Wednesday, December 02, 2009

View From the Phlipside - NaNoWriMo 4

These are the scripts from my weekly media commentary program on WRFA-LP Jamestown

My name is Jay Phillippi and I've spent my life in and around the media. TV, Radio, the movies and more. I love 'em and I hate em' and I always have an opinion. Call this the view from the Phlipside

Well it's finally done. The National Novel Writing Month has come to an end. So has my experiment in trying to write fifty thousand words of a novel in 30 days. I'll tell how I did in just a minute. Looking back I have to admit that I really wasn't sure that I could pull it off. I knew that my daughter, a much more dedicated writer than I've ever been, had failed on her first two attempts. I also knew that because of work related projects November was a terrible month to try and get through a project like this.

But hey, my daughter wanted me to try. So I said yes. It would be a fun kind of daddy and daughter thing for a month.

Along the way I discovered or make that RE-discovered one of the great joys of my life. Story telling. With training as an actor and a career in radio that had always been mostly about story telling anyway it was such a fundamental part of my life I'd kind of taken it for granted. Now I was challenging myself to really go for it, to create a story and spin it out. Radio is designed for the short story form, a couple of minutes tops and a cloud of dust. At least the kind of radio that I did for all those years. So I'd gotten pretty good at the quick hitting story. Set the bare bones scene, find the emotional center and make your point. The NaNoWriMo challenge took me to a whole different place. The novel needs more depth, more nuance and a longer build to the climax. It has stretched me in new directions and given me back a joy in story telling that I hadn't felt in some time.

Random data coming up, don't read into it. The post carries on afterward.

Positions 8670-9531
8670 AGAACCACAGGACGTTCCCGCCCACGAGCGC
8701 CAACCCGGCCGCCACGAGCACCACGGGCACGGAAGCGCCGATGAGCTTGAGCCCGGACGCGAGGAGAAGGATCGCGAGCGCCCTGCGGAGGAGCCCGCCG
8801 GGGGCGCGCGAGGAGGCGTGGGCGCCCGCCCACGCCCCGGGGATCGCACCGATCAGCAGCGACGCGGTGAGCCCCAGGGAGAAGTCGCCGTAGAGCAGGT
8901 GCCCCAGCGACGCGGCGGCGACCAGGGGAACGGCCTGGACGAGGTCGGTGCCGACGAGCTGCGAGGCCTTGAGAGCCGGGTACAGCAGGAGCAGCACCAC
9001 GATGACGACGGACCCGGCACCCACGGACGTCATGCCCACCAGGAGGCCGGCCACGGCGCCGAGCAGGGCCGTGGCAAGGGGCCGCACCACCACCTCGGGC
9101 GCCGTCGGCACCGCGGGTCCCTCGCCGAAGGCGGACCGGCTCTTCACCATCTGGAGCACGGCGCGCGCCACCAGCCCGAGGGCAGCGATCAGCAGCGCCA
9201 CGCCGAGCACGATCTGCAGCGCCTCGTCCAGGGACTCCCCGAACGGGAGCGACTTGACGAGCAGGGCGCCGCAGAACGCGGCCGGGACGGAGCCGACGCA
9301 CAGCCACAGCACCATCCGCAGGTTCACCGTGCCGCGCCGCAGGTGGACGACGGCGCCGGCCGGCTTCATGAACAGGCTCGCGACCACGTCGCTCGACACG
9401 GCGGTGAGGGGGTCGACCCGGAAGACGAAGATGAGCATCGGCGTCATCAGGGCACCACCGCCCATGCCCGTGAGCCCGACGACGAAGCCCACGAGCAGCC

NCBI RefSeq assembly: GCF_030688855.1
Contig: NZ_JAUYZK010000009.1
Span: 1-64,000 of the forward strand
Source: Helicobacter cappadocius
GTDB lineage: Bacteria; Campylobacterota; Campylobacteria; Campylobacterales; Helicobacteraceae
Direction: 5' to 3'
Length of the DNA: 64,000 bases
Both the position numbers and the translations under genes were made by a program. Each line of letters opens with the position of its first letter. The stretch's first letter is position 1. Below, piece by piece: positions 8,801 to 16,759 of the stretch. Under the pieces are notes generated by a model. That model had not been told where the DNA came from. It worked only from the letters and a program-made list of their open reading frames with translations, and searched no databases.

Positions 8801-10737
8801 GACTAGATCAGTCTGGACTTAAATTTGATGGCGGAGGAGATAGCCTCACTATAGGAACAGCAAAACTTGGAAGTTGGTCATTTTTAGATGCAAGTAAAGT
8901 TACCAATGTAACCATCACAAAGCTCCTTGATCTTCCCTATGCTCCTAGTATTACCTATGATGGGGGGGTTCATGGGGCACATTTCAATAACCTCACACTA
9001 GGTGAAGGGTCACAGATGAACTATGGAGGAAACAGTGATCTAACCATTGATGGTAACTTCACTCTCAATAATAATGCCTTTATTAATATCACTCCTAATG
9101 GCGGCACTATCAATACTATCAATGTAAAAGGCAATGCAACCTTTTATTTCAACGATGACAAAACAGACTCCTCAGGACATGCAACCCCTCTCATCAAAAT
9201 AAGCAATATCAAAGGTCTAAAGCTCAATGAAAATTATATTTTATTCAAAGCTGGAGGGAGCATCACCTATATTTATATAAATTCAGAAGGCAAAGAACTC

The format of the contest is interesting too. By creating a culture that doesn't encourage editing you are given the push you need to move past that carping critical internal editor. The one who points out all the misspellings, who reminds you that your concept is dumb and questions the quality of every sentence you put down. For a month I've sent that nasty inner voice on vacation. And the words have come pouring out. Sure I'll need to do a rewrite, I already know that several points from early in the writing have been changed a month later. I'll do that in the second draft. A place I've almost never made it to before. Thanks NaNoWriMo.

So how'd I do? As of 11:25 Sunday night I hit fifty thousand, one hundred and forty words. I did it, with a full day to spare. Of course my daughter beat me by four days. But that's OK. And it makes a great story.

Call that the view from the Phlipside


Cheryle said...

That's great, Philip! I've always thought I have a novel in me (don't all writers think that?) but I've always been good at procrastinating. Maybe I'll put this on my calendar for next year, with this encouragement from you!

StarlitDestiny said...

Cheryle - NaNoWriMo is a fabulous way to get a jumpstart into (or back into) writing. For someone who excels in procrastination (like me), the month-long deadline is a perfect tool!

And yet again I reiterate: I'm so proud of you, Padre. :) Told you that you would do it.